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#1078352 --- 09/17/09 06:36 PM U.S. decision to scrap Euporpean Missile defense
Senecamom Offline
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The move is likely to be seen as a gesture to Moscow, in line with the Obama administration's intent to "reset" U.S.-Russian relations. It will be a cause for concern in Eastern European nations, where some officials worry that they would lose out in Washington's diplomatic outreach to its former Cold War rival.

"The Poles are nervous," according to one high-level U.S. military official.

Both European states were offered incentives for accepting the U.S. installations, including deployment of U.S. Patriot systems in Poland. "We expect the U.S. will abide by its commitments," said one Polish official before the formal announcement was made.

U.S. officials will have to prove that the decision was technical rather than political, according to experts.

"There are two audiences: the Russians and the various European countries," said Sarah Mendelson, of the Center for Strategic and International Studies. "The task is: How do they cut through the conspiracy theories in Moscow?" (Spiegel, Wall Street Journal).

There was a wide range of reactions to the decision, according to news agencies.

Senator Jon Kyl (R-Ariz.) said the move was "dangerous and short-sighted."

"Despite the fact that Poland and the Czech Republic have committed their soldiers to fight alongside U.S. forces in places like Iraq and Afghanistan, today the administration has turned its back on these allies," he said.

Added fellow Arizona Republican Senator John McCain: "This decision calls into question security and diplomatic commitments the United States has made to Poland and the Czech Republic, and has the potential to undermine perceived American leadership in Eastern Europe" (Associated Press I).

Some sources in Russia said the move might be taken by hard-line elements at the Kremlin as an indication of weakness and an opening to extend Russian influence among former Soviet states, Reuters reported.

"I think this is a near catastrophe for American relations with Eastern European countries and many in NATO," said John Bolton, who served as U.S. ambassador the United Nations during the Bush administration. "I think it was the kind of unilateral decision that the Bush administration was always criticized for and I think the clear winners are in Russia and Iran."
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#1078360 --- 09/17/09 06:46 PM Re: U.S. decision to scrap Euporpean Missile defense [Re: Senecamom]
Senecamom Offline
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Registered: 02/03/06
Posts: 7411
Loc: On a journey......
GAO Urges Pentagon to Review Missile Defense Needs
Thursday, Sept. 17, 2009

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The U.S. Defense Department should conduct a "comprehensive" review of its missile defense needs to help inform decisions on development of interceptors and other systems, congressional investigators concluded in a report made public yesterday (see GSN, July 21).

(Sep. 17) - The U.S. Sea-Based X-band radar arrives at Pearl Harbor, Hawaii, aboard a heavy lift vessel in 2006. The Pentagon failed in several cases to fully establish units and train personnel to operate missile defense radars and other systems ahead of their deployment, says a congressional report released yesterday (U.S. Missile Defense Agency photo).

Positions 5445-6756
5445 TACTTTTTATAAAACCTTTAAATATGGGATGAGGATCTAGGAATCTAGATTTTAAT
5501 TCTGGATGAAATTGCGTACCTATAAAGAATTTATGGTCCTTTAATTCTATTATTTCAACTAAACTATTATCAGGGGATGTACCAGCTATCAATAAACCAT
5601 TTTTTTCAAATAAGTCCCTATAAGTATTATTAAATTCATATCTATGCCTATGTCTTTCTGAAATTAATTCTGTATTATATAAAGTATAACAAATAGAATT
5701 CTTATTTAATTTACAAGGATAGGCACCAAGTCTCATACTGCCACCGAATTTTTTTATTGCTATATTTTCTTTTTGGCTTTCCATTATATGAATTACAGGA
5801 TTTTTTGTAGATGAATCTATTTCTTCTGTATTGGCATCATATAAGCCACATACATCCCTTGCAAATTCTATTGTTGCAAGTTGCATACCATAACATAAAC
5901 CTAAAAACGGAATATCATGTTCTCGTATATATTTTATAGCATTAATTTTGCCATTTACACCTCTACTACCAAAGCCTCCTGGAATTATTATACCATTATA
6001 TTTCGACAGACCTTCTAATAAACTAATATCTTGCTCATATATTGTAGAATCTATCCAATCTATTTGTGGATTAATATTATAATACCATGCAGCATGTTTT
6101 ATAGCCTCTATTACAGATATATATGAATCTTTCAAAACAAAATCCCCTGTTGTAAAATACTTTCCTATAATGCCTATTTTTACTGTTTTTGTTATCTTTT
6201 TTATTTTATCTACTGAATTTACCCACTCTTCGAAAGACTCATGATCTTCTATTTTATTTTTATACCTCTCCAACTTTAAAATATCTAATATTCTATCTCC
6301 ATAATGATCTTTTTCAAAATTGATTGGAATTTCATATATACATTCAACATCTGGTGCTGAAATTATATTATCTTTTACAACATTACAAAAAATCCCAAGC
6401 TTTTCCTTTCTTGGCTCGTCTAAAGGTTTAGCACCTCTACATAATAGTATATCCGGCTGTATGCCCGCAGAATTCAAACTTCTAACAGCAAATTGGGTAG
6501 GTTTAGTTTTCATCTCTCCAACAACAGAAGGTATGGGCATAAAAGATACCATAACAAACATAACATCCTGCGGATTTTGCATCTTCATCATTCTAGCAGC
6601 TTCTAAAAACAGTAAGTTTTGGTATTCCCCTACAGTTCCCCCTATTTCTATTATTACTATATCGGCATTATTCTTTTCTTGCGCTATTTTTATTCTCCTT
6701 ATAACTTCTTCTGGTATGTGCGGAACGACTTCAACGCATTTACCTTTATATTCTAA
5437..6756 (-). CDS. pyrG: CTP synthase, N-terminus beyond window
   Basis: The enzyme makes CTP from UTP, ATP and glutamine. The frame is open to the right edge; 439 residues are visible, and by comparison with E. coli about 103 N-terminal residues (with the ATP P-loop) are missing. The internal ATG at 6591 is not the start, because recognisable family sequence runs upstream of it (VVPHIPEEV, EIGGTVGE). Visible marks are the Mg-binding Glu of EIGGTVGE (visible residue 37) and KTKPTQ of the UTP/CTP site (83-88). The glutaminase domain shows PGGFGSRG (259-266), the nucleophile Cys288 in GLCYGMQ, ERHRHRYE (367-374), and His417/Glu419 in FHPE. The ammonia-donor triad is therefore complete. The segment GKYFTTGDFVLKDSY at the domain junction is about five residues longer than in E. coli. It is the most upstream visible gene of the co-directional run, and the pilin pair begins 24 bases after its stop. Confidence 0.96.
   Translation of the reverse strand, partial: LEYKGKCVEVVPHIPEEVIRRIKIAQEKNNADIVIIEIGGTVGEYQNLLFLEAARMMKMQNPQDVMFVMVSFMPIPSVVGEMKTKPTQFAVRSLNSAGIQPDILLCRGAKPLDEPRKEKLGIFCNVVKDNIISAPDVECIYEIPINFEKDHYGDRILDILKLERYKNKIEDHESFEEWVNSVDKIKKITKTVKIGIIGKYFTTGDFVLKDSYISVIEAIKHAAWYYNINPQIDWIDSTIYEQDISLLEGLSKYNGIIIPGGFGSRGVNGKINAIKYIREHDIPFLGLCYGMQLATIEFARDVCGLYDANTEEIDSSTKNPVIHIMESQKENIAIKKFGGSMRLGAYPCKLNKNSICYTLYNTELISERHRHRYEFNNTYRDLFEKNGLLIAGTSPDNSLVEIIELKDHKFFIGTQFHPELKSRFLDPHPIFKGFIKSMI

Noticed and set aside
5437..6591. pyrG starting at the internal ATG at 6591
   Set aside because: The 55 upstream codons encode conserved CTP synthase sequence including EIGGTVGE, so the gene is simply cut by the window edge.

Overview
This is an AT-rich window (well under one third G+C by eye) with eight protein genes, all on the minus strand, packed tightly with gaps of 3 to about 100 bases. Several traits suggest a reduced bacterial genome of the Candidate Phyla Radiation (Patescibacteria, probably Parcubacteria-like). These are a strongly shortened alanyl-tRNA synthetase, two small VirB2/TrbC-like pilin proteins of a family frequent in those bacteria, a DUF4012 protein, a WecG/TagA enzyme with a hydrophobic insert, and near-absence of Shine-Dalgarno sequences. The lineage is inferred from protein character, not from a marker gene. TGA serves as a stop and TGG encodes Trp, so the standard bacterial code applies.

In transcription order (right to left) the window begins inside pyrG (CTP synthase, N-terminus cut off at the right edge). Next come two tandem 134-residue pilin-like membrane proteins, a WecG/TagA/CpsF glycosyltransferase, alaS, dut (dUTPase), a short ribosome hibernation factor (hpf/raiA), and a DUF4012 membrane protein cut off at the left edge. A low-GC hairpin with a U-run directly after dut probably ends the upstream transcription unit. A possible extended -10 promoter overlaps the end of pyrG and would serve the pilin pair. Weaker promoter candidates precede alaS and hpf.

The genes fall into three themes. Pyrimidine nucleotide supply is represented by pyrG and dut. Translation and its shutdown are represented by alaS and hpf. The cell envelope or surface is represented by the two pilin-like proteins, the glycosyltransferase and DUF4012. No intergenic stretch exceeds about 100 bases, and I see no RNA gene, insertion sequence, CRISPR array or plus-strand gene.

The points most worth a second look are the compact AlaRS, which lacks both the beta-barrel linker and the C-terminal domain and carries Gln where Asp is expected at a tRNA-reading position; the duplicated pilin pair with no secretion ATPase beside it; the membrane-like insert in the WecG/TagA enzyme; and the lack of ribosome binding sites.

Pentagon "studies prepared to date were completed for specific purposes, such as addressing regional threats. However, none of the studies have taken a comprehensive approach that addressed the full range of requirements," the Government Accountability Office report states.

The Joint Chiefs of Staff "conducted studies, for example, to identify the minimum interceptor quantities needed for certain ballistic missile defense elements designed to defend against short-to-intermediate-range threats. Additionally, the combatant commands have analyzed their ballistic missile defense requirements for their specific regions, and the services have studied requirements for specific elements," congressional auditors wrote in the report.

In five instances, the Pentagon failed to comprehensively establish units and train personnel to operate various missile defense systems before the weapons were deployed, according to the analysis. The lapses affected the Ground-based Midcourse Defense system, the Terminal High-Altitude Area Defense system, sea- and ground-based radars, and a system designed to integrate the nation's entire missile defense network.

In one case, "the Army faced personnel shortfalls to operate the midcourse defense system. These shortages affected the Army unitsí ability to support ongoing research and development activities and ultimately resulted in operational readiness concerns," the report states.

The Missile Defense Agency is working with the military to assign personnel to the defenses, but the process could take years for some of the systems, the report's authors wrote.

"Unless fully trained units are in place to support missile defense elements when they are made operational, DOD will continue to face uncertainties and operational risks associated with the elements," says the analysis.

It calls for the Pentagon to conduct a "comprehensive analysis identifying its requirements for [ballistic missile defense] elements and interceptors and require, in the absence of an immediate threat, the establishment of operational units before making elements available for use." The Defense Department largely agreed with the recommendations, the report says (U.S. Government Accountability Office release, Sept. 16).
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